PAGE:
MLK convocation features messages of equality, activism
Braving sidewalks iced over with sleet, members of the Beloit campus and community found warmth and fiery words in Eaton Chapel at the 13th annual Rev. Dr. Martin Luther King Jr Convocation, titled “The Fierce Urgency of Now: Embodying the Spirit of Dr. Martin Luther King Jr.” on Monday, Jan. 16 at 4:15 p.m. The event opened with two songs by the Beloit Community Choir, followed by a welcome from President Scott Bierman, an announcement of the MLK Speech Contest Winners, including a performance from first prize winner Britney Johnson’20, and ending with a keynote address by local community activist Regina Dunkin ’96.
To warm up the audience, Rebekah Evans’18 asked everyone to stand up and clap a beat before the Beloit Community Choir, directed by Evans, sang rousing renditions of the songs “Watch Me Praise Him” by Deitrick Haddon and “Intersession” by William McDowell. Jaylyn Edwards accompanied with piano, while Dre Allen played drums. Members of the choir include Alexandria Lealey, Keturah Evans, Sheka Pabst and Britney Johnson’18.
Theodore Williams’18 and Megan Kowta’18 greeted the audience, thanking everyone for coming. Responding to the energy from the choir, Williams said “I dunno about you, but I feel a little chill, and not because it’s cold outside.” They introduced President Scott Bierman, who presented some biographical information about Dr. King.
Bierman praised King’s hard work in school, calling him “a very, very good high school student” as he skipped ninth and twelfth grade to attend Morehouse College, an all-male historically black university in Atlanta, Ga. at age fifteen. His grades, however, were “not so spectacular.” Bierman made the point by reading off King’s transcript, a series of mostly C’s and B’s and a few A’s.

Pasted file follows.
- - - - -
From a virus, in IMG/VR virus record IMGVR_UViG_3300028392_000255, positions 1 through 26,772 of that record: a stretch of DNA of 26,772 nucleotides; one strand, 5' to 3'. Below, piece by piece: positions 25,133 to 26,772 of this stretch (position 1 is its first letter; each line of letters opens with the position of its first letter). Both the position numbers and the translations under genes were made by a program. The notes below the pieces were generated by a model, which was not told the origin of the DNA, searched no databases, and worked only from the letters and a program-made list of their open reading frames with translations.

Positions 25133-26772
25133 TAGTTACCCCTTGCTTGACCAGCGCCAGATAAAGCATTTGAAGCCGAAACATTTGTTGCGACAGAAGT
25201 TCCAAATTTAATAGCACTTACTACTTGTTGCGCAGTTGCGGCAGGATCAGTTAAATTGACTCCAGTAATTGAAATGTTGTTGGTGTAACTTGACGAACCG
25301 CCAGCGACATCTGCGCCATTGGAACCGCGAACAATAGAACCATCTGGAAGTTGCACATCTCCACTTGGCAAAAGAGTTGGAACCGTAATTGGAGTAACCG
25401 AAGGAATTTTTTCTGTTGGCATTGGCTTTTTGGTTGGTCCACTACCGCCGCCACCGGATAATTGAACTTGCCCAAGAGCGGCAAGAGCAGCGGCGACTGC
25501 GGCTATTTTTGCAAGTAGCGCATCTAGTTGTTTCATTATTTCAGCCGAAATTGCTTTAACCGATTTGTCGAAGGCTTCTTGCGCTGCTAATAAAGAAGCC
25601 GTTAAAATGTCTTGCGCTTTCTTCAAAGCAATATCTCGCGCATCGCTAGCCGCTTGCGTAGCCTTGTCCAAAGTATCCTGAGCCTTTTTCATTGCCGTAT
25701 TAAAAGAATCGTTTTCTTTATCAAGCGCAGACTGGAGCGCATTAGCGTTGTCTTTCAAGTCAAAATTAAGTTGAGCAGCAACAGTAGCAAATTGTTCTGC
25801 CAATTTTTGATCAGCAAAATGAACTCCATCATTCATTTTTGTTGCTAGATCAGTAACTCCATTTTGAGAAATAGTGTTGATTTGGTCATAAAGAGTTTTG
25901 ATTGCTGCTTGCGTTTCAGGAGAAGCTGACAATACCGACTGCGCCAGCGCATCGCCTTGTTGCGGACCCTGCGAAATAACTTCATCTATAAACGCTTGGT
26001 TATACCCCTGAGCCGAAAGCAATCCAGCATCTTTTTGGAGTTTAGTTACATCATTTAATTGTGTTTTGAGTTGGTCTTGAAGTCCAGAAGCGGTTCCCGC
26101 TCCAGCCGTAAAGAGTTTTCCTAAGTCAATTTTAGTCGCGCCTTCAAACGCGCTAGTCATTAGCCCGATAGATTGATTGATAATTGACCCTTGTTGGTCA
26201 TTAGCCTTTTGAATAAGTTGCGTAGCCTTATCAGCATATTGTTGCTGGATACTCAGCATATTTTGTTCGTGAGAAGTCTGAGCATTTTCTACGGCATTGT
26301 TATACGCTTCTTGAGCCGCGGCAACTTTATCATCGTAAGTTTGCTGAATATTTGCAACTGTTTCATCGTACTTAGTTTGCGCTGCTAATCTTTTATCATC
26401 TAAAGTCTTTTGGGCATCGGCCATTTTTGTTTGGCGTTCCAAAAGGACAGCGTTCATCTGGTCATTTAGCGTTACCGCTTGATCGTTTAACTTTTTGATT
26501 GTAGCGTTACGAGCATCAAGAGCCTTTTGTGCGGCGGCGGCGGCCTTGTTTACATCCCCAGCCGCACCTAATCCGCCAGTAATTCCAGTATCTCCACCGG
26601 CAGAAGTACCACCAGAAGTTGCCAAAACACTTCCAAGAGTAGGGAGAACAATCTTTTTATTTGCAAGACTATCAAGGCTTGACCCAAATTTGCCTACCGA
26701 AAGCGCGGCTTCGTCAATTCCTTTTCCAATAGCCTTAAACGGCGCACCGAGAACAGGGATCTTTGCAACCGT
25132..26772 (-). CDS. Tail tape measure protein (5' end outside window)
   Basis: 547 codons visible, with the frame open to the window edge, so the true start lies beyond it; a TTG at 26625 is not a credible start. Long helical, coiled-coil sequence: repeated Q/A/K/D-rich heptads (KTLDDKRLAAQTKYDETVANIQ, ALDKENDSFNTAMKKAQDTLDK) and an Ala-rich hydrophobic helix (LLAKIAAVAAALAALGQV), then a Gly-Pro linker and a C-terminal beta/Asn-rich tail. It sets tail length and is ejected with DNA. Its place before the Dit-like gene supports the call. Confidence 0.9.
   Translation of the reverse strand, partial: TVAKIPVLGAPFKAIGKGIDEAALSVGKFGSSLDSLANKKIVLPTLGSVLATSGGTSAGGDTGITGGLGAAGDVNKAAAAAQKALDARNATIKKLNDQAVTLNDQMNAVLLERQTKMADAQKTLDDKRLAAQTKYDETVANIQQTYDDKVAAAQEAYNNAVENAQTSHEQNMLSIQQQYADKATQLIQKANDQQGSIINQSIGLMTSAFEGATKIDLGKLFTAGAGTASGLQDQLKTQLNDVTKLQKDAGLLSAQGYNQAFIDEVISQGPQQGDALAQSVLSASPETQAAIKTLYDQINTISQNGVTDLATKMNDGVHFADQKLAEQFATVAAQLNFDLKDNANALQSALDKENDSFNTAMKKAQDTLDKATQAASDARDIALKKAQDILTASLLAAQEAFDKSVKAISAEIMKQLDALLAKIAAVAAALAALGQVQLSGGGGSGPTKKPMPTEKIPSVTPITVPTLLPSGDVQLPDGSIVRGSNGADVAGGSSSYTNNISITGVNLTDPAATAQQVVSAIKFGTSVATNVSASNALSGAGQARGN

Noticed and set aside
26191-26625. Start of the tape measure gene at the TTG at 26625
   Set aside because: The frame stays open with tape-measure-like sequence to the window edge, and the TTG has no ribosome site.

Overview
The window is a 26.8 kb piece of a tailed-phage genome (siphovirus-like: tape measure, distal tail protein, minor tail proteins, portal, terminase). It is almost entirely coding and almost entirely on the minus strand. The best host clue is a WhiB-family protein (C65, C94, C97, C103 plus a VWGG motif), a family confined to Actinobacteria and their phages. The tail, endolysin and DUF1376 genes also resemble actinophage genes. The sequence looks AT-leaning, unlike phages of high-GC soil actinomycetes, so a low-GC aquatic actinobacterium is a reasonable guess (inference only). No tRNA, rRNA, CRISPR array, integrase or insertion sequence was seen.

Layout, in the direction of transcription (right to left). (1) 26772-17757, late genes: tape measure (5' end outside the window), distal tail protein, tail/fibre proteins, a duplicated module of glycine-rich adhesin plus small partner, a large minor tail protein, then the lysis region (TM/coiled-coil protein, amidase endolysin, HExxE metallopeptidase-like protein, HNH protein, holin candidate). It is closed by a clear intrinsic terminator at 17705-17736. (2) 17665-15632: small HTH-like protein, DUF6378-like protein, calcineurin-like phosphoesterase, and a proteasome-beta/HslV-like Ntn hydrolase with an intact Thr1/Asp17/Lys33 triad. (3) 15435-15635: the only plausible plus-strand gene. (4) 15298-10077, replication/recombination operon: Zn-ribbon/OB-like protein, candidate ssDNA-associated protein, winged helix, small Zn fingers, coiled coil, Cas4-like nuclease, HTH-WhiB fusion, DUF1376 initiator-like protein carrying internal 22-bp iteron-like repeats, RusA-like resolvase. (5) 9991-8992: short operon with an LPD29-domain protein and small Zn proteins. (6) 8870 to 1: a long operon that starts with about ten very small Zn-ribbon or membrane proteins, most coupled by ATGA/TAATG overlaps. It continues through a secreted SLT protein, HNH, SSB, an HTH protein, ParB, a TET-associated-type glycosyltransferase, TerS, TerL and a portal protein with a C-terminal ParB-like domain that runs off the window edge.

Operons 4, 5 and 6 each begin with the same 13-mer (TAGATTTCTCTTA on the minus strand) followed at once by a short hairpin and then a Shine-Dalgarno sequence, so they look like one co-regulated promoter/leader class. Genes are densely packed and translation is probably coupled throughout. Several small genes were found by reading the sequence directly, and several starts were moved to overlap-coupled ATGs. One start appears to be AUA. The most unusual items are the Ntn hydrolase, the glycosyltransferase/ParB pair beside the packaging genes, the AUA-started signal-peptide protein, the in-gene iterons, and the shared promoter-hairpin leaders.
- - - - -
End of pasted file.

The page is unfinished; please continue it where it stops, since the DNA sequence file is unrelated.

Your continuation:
“This reminds us that the correlation between college grades and future success, while real, is still far from perfect. In this case, spectacularly imperfect,” Bierman added, as if to encourage the students in the audience.
He praised Johnson, who wrote the winning speech, for “already receiving an honor that eluded MLK as a college student” as Dr. King did not receive any awards for his speeches until later. He remains the youngest recipient of the Nobel Peace Prize, awarded in 1964 for his civil rights leadership.
Bierman read an excerpt and slightly edited version of an editorial Dr. King had published his junior year in Morehouse’s student newspaper, titled “The Purpose of Education.” In it, Dr. King wrote that “the greatest threat to society may be a man gifted with reason but with no morals … We must remember that intelligence is not enough. Intelligence plus character is the goal of education.”
Bierman called the piece a “warning for higher education” to provide this kind of comprehensive education and a “call for fierce urgency indeed”. He left the podium saying he is sure Dr. King would be glad to see everyone gathered in Eaton Chapel celebrating his legacy, as “we have no time to spare” to address urgent inequalities.
Kowta then explained the speech contest, which prompted students to write a 5-minute speech connecting their personal beliefs and faith to the spirit of MLK and his phrase “the fierce urgency of now.” Lou Hodkinson’18 won third place with their speech titled “Trapped,” about their experiences as an activist on campus. Tyler Kee’18 won second place with their speech titled “Bismillah”, Arabic for “in the name of God” about the connections between their Islamic values and Dr. King’s message.
First-place winner Johnson gave a motivating performance of her poem, titled “What Gran Taught Me,” about learning unconditional love and respect from her grandma. “Love given is not something you can take back,” she read. The answer, she said, comes in sharing love, especially in those everyday gestures of smiling or saying hi to people. When she finished, the crowd erupted into a standing ovation.
Williams then introduced Beloit City Councilor Regina Dunkin’96 who gave the keynote speech, “Reaching for the Dream.” Dunkin is passionate about helping children and families, and has been involved in a variety of community initiatives. She helped found the Merrill Center, and has worked with the Fresh Start Program, Eclipse Charter School and started the first children’s program at the Beloit Domestic Violence Shelter. She served for six years on the Beloit Board of Education and was reappointed to the Wisconsin State Public Defender Board by Governor Scott Walker, serving as its vice chair.